Like most of the students, after graduation Ariri plans on pursuing a career in the circus. “There are many other circuses in Montreal that are very high quality and many over in Europe, but I would love to work for Cirque du Soleil personally.”

It is fair to say that Tuedon Ariri is not living your typical teenage life. While it may be a lot of long days full of hard work, Ariri is achieving a long-lost fantasy for many people, running off to join the circus, and loving every moment of it.

Soren Elsay is a second year student at the University of B.C. and an aspiring journalist.

Copyright (c) 2013 Renfrew-Collingwood Community News

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October 2013 issue of the RCC News is here

The new issue is full of the many wonderful people, events and programs happening in our neighbourhood!

Renfrew-Collingwood Community News October 2013

Read RCC News October 2013

Get your issue of the RCC News at your local coffee shop, grocery store, library and community centre.

Click on the cover image to view the new issue.

In this issue:

  • Medical marijuana coalition fights repeal
  • Your family tree – Tips for free research
  • My life in art by Janet Lee
  • The value of heritage: A vintage photo comes to life
  • Nasib Singh: A cup of chai on rainy days
  • Introducing intercultural connectors to get the community moving
  • The girl who ran away to the circus – And stayed: Tuedon Ariri’s journey from Collingwood to a famed circus school

Do you have a local story to tell or an event to share? We’d love to hear about it! Email The deadline for the November issue is October 10, 2013.


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Former BC Lions running back recalls his journey from the Deep South to north of the border


You may know him as the quiet, soft-spoken guy helping you behind the counter at Renfrew Park Community Centre, but John Henry White was once a punishing force as a running back for the BC Lions.

Before he played over 120 games and racked up over 8,000 yards in the Canadian Football League as #20 for the Lions, John Henry White very nearly remained in the United States. After starring for Louisiana Tech University, the diminutive White, who stands at 5’9”, had an outside chance of playing in the National Football League. Originally drafted in the eighth and final round of the 1978 NFL draft by the Kansas City Chiefs, White nearly made the Chiefs’ opening day roster.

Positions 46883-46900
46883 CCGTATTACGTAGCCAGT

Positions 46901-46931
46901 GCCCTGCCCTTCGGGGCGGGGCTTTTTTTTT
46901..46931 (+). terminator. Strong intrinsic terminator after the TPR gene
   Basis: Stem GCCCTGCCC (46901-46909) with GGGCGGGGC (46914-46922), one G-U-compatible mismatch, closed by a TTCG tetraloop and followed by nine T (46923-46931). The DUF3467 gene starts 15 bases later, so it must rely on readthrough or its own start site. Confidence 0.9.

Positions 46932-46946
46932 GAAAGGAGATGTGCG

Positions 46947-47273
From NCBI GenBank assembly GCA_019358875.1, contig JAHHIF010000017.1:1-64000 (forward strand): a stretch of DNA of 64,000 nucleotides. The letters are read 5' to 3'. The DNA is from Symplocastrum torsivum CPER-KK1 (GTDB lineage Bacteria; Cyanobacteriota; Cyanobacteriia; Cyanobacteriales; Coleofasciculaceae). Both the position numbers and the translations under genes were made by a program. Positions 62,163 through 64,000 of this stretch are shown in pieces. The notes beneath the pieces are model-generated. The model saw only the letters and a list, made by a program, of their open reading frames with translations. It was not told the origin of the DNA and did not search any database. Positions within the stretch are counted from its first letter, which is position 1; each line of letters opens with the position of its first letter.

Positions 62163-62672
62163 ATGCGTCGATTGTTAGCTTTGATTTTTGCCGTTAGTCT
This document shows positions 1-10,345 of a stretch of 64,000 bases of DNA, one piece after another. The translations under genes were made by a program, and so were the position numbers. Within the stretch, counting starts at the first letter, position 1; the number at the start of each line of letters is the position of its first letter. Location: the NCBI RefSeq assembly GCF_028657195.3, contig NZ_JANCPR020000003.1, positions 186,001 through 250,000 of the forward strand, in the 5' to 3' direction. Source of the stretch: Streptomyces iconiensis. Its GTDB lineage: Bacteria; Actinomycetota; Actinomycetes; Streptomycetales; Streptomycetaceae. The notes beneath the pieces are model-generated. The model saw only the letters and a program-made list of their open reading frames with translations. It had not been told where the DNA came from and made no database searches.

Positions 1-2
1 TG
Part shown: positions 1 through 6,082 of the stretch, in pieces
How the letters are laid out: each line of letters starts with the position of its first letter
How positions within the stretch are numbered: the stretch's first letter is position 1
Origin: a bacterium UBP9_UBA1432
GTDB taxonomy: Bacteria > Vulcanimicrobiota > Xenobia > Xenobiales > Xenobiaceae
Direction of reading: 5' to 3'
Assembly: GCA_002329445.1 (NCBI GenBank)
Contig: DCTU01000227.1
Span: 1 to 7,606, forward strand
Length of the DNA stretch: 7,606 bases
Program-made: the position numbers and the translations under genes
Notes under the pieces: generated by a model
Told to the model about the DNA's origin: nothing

“I was the final player released by the Chiefs that year,” explains White. “I could have easily stayed [in the NFL], but I would have been on the inactive roster and [the inactive roster] wasn’t nearly the same as it is today.”

Instead, White entertained the idea of migrating north. Although the BC Lions coach at the time, Vic Rapp, had been in contact with him during his college career, White knew very little about the CFL.

“I hadn’t really looked at the CFL much, I’m from the deep south of Louisiana, and I knew certain things about the CFL but not a lot,” recalls White. “The first team that [approached] me was Saskatchewan … I had never even heard of that name!”

After signing with BC, White was forced to adjust to the many differences between the Canadian and American version football, such as a wider field, one fewer down and the ability for multiple players to be in motion before the ball is snapped. Although he gained much of his knowledge through team classroom sessions and one-on-one talks with teammates, White still had to personally alter his game.

“[In college] you would look to go wide, get to the sideline and then go [upfield],” explains White, “but in the CFL, [the field] was so wide that you could just keep going east and west and end up going nowhere. That was a big transition.”

“The biggest thing was the motion, though. In college you could only have one guy in motion [before the snap] at once, up here you would sometimes have five guys moving at once; it was crazy.”

Once he had gotten a handle on the new game, White became a steady contributor for the Lions with 35 touchdowns over the course of 10 seasons in the league from 1978 to1987. Among his fondest memories of his time in the CFL are winning the 1985 Grey Cup and an 84-yard catch-and-run touchdown against Hamilton during the ’79 season.

Following the end of his football career, John Henry White chose to stay permanently in the city of Vancouver.

“It’s a beautiful city, but it’s actually the people that made me want to stay, ever since I first came here I’ve felt at home.”

John Henry White is currently a staff member at the Renfrew Park Community Centre and once coached the local junior football team, the Trojans.

Soren Elsay is a Langara student and an aspiring journalist.

Copyright (c) 2013 Renfrew-Collingwood Community News


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May 2013 issue of the RCC News is here

The new issue is full of the many wonderful people, events and programs happening in our neighbourhood!

RCC News May 2013Get your May 2013 issue of the RCC News at your local coffee shop, grocery store, library and community centre.